For a long time, Earth was the weirdest planet we knew about. In our little corner of the universe, where Mercury is the hot one, Jupiter is the protective bigger brother, and Pluto is the one we kicked out of the club for breaking the rules, Earth is the crazy cat lady, hoarding billions of life forms.
Virgin Galactic’s VSS Unity suborbital spacecraft took to the skies over the Mojave desert in an unpowered flight test of the ship’s feather re-entry system. Piloted by Mark Stucky and Mike Masucci, the glide test is the fourth independent flight and the eighth total flight of the craft, which is designed to carry paying passengers on brief excursions to the edge of space.
Wherever Air Force One is in the world, an E-4B Doomsday plane isn’t far away.
There are four E-4B ‘Nightwatch’ planes in the fleet that are made up of specially modified Boeing 747s that follow the President of the United States, particularly when he goes overseas.
The planes are outfitted as complete command centers for the president and his top officials including the Secretary of Defense and the Joint Chiefs of Staff in the case of nuclear war or national emergency.
These aircraft have unique capabilities that cannot be duplicated by any other aircraft that the Air Force use.
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A controversial find could rewrite the history of humans in North America.
Archaeologists claim to have found evidence an unknown species of human was living on the continent as early as 130,000 years ago – 115,000 years earlier than previously thought.
Researchers discovered the butchered remains of an enormous mastodon in San Diego, with evidence of chips and fractures made by early humans – but they admit they don’t know if they were Homo sapiens, Homo erectus, Neanderthals, or something else.
The findings could dramatically revise the timeline for when humans first reached North America, although many researchers are sceptical of the find, claiming there are issues with the dating technique used and ‘many questions’ over the research.
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At just 5ft, they may not seem like the most imposing security guards, but they could soon be patrolling shopping centers around the world.
The Knightscope K5 robots are the creation of a Silicon Valley startup firm and have been specially designed for fighting crime.
And the company says it has just signed a deal which will see the droids roll out across 16 cities.
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Shipping containers are by nature rather easy to move around, and more and more we are seeing clever ideas around how their strengths can be put to use. The latest example of this is a little something called a Modpool, a relocatable above-ground swimming pool that can be installed within minutes of delivery.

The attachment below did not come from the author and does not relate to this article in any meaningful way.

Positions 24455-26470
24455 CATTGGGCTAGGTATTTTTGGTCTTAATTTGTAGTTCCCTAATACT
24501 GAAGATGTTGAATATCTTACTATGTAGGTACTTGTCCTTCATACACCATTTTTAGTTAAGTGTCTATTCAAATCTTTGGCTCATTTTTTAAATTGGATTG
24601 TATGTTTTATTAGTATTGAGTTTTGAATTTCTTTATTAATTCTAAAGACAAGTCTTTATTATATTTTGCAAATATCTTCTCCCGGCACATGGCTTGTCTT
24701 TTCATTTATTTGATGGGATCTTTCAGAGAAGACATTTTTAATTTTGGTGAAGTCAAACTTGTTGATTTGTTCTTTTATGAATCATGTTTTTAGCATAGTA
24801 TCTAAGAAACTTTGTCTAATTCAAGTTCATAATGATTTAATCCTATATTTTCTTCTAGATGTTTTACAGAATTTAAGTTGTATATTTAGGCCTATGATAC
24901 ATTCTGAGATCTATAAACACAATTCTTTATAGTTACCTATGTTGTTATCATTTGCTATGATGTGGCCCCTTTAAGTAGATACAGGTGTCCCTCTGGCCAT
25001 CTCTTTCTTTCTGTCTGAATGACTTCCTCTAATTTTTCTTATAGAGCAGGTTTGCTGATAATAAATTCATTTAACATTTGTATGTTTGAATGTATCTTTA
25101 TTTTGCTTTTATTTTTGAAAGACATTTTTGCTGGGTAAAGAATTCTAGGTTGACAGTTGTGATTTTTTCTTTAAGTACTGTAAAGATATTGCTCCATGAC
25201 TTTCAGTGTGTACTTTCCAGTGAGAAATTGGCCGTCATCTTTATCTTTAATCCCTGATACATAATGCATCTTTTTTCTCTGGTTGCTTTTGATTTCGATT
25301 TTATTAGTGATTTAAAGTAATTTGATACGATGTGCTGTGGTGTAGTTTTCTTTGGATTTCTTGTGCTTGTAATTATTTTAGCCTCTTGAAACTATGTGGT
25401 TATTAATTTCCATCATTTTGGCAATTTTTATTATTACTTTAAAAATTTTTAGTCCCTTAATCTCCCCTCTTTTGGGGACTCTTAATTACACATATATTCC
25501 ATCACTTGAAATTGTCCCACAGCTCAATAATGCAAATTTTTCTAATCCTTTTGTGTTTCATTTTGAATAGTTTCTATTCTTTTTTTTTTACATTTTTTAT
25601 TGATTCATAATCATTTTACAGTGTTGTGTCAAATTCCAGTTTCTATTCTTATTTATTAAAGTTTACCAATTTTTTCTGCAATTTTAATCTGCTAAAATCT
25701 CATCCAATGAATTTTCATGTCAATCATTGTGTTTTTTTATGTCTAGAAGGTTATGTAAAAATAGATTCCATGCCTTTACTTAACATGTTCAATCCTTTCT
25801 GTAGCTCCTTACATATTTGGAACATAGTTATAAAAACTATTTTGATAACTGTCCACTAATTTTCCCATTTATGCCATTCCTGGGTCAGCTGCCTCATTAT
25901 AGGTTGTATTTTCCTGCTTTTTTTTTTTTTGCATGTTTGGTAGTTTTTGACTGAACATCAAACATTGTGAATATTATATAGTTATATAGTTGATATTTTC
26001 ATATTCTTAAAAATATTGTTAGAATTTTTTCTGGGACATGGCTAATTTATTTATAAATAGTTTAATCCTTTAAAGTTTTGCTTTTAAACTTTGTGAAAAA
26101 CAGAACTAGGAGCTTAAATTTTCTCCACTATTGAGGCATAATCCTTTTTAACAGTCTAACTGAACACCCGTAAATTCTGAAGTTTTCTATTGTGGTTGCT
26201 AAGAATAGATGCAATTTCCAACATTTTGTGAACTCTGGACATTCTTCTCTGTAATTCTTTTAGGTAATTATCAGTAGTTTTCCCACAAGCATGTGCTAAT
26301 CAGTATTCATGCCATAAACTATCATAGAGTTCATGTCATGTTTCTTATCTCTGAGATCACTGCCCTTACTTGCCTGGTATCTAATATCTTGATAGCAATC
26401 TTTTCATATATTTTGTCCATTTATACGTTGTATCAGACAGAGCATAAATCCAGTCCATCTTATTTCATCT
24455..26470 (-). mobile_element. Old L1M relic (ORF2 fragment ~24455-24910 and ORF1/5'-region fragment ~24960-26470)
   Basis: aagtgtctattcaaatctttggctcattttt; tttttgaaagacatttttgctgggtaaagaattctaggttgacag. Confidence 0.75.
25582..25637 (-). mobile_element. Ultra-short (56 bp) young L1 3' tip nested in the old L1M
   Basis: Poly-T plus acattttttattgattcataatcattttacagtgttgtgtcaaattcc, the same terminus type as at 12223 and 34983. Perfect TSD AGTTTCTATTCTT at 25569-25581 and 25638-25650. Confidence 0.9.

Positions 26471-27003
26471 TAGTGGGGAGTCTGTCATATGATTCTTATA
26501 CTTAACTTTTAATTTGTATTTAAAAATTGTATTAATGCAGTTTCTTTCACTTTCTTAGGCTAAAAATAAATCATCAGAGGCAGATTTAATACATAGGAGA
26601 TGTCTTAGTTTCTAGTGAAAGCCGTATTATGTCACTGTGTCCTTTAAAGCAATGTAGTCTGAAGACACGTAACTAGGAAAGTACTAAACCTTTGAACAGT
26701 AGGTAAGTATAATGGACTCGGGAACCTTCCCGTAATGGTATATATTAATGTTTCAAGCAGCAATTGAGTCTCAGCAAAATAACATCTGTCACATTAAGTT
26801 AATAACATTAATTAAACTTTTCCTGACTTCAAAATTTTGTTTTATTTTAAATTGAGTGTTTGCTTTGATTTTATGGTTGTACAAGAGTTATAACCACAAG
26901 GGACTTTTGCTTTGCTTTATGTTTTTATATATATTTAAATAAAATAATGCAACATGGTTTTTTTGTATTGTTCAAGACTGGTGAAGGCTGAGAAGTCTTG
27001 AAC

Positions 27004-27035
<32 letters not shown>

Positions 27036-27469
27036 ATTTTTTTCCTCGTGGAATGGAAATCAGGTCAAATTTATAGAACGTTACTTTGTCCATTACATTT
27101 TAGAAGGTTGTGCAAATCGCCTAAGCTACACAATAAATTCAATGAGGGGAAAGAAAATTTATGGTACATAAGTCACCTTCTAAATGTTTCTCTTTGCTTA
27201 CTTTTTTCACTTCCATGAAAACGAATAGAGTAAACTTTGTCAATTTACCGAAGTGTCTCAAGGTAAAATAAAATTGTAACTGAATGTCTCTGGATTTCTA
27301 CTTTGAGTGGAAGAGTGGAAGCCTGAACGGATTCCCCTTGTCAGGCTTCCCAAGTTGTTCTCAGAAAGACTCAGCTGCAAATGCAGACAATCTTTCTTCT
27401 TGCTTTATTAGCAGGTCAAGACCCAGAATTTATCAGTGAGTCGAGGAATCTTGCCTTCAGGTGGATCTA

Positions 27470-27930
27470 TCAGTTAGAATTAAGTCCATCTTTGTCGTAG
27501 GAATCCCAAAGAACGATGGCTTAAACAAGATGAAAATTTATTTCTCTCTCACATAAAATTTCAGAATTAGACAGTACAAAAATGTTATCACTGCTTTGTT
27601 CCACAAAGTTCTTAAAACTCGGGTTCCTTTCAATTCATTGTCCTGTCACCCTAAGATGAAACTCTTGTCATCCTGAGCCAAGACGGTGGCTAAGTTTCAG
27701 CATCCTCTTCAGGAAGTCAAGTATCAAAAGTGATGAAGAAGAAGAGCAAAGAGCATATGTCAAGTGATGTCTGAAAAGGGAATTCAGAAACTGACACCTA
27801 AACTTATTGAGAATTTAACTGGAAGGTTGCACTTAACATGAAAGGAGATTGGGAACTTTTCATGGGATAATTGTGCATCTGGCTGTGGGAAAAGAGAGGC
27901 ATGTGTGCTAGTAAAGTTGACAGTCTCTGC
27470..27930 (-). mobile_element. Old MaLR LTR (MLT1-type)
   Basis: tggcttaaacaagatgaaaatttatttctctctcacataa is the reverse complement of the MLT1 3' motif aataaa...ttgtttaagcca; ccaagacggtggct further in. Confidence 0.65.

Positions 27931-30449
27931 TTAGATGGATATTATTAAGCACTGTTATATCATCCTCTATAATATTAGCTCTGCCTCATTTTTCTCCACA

Silicon Valley startup Kitty Hawk – backed by Google’s Larry Page, who also threw his weight behind a rotor-based flying car a few years back – has released a video showing off the prototype of an upcoming all-electric personal flying machine it’s calling The Flyer. The company says that users won’t need to secure a pilot’s license to fly the eight rotor vehicle, and promises a swift learning curve.
Around 12,800 years ago, the Earth suddenly dipped into a mini ice age, and nobody really knows why. One of the leading theories is that the cataclysm was triggered by a comet striking the planet, and now, archaeologists believe they’ve found a first-hand account of the story recorded in the remains of an ancient Turkish temple.
Lockheed Martin is giving industrial workers a hand with an Iron Man inspired tool.
Called FORTIS Tool Arm, the exoskeleton is capable of supporting up to 50 pounds in order to relieve fatigue for those who work with heavy machinery.
Users reported two-thirds less fatigue after using the tool, which resulted in higher quality work, greater productivity and fewer musculoskeletal injuries.
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Sperm that’s been loaded with chemotherapy drugs could be used to fight cancer in women.
The guided missile technique involves using drug-treated sperm to deliver the medicines to tumors deep inside the body.
The revolutionary treatment could help thousands of women affected by cancers of the reproductive system, which can be reached by the drug- carrying sperm. Cancer of the womb kills more than 2,000 women a year in the UK and cervical cancer claims the lives of around 900.
Treatment includes chemotherapy to try to poison the cancer cells before they spread.
But this also damages healthy cells. For years, scientists have been exploring ways to deliver toxic anti-cancer medicines directly to tumor sites, leaving healthy tissues unscathed.
One method used bacteria as a form of transport, as they can penetrate the body easily.